The mastermind behind the Paris attacks was radicalised by an extremist network inspired by a radical British cleric, it has emerged. The network, Sharia4Belgium, has links to at least six British extremists in total, including an ISIS bomb maker from Luton.
The group was founded in 2010 by Fouad Belkacem, a convicted burglar, after he headed to London to seek inspiration from a British cleric who cannot be named for legal reasons. The cleric has described Belkacem as “a dear friend”, confirming that he was approached to help “start something in Belgium,” the Sunday Times has reported.
The resultant network, Sharia4Belgium, quickly recruited a number of youths from cities including Antwerp and Brussels, home city to Abdelhamid Abaaoud, the ringleader of last week’s massacre, and three of the terrorists who carried out the attack.
“The most significant cause of Belgium’s current jihadist problem, and the largest number of fighters with Isis, was the establishment of the radical group Sharia4Belgium in 2010,” said Guy Van Vlierden, a terrorism expert at the Belgian newspaper Het Laatste Nieuws.
Of the 500 or so Belgians who have traveled from Belgium to Syria to fight jihad, at least 50 are believed to have been sent by Sharia4Belguim. Per head of population, Belgium has sent more recruits to Syria than any other western nation.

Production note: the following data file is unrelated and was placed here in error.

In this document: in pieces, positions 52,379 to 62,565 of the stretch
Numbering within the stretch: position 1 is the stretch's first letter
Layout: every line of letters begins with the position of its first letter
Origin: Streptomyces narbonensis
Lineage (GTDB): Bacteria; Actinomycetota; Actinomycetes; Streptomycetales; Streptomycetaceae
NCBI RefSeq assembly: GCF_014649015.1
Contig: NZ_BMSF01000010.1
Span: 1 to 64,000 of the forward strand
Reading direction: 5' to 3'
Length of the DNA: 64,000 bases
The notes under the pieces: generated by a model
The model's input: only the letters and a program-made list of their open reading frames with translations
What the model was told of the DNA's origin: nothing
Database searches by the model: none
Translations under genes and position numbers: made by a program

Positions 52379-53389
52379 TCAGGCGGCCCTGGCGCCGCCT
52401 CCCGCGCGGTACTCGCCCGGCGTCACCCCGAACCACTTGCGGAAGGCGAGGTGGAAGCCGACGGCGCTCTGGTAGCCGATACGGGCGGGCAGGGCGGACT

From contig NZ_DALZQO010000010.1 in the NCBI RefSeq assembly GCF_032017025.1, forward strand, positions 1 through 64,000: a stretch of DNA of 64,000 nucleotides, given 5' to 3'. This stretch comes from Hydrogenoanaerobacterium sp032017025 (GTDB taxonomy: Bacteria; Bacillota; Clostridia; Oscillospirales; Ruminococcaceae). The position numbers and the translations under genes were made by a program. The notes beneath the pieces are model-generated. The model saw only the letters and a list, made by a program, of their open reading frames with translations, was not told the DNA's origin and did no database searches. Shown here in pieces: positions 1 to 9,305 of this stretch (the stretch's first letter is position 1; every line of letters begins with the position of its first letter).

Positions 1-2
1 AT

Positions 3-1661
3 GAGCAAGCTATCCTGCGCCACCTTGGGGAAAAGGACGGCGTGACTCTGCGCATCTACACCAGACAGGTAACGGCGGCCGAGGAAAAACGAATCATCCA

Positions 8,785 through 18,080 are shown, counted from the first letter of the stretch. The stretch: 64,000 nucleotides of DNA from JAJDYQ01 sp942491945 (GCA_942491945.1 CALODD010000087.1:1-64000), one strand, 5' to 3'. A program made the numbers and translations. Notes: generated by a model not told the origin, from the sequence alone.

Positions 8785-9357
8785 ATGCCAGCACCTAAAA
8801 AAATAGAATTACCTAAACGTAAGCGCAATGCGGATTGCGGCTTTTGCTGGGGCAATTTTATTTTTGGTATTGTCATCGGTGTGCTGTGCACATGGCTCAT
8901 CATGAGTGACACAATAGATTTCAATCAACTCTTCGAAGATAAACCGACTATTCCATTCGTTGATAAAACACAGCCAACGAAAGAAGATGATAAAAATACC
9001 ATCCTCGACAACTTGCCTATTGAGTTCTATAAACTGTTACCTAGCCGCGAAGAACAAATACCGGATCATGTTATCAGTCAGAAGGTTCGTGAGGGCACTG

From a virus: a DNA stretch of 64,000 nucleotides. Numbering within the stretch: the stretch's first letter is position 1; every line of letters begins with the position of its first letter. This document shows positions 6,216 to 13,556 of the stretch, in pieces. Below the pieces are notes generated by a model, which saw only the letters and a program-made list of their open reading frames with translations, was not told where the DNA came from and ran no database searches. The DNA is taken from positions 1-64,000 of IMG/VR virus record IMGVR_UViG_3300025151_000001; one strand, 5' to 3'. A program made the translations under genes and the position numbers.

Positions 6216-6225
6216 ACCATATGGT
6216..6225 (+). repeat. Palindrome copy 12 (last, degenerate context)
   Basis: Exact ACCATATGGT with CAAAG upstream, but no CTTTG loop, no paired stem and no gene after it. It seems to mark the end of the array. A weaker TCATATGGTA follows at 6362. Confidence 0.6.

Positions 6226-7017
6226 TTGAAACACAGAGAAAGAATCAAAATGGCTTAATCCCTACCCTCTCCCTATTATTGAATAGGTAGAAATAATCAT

Group members also approached Omar Bakri Muhammad, better known as the “Tottenham Ayatollah” thanks to his time in London, while he was in exile in Lebanon seeking his assistance in making contact with jihadists in Syria.
A further three British extremists are known to have travelled to Belgium to help Belkacem promote Sharia on the country’s streets: Abu Rahin Aziz, Asfor Ali and Saiful Islam.
Islam is a radical preacher from Luton who praised Osama bin Laden and warned of terror attacks in Britain.
Ali is a former London Underground worker who was jailed last year after being found in possession of instructions for making bombs and al Qaeda propaganda.
Aziz, who is also known as Abu Dugam al-Britani, is also from Luton and is an associate of Bakri. After skipping bail for assault last year he travelled to the Islamic State stronghold of Raqqa, Syria, where he learned bomb-making skills and is believed to have met Abaaoud. A frequent user of Twitter to broadcast threats against America and Britain, including a threat to capture Downing Street and hold executions in Trafalgar Square. He was killed in a drone strike in July.
A fourth who traveled to Belgium in 2012 to instruct members of Sharia4Belgium in “military tactics” cannot be named for legal reasons.
In February of this year Belkacem was sentenced to 12 years in prison for his extremist activities, during one of Belgium’s biggest terrorism trials. A further 44 members of Sharia4Belgium were sentenced at the same time by the Antwerp court, but the vast majority were sentenced in their absence as they were fighting, or had been killed in Syria.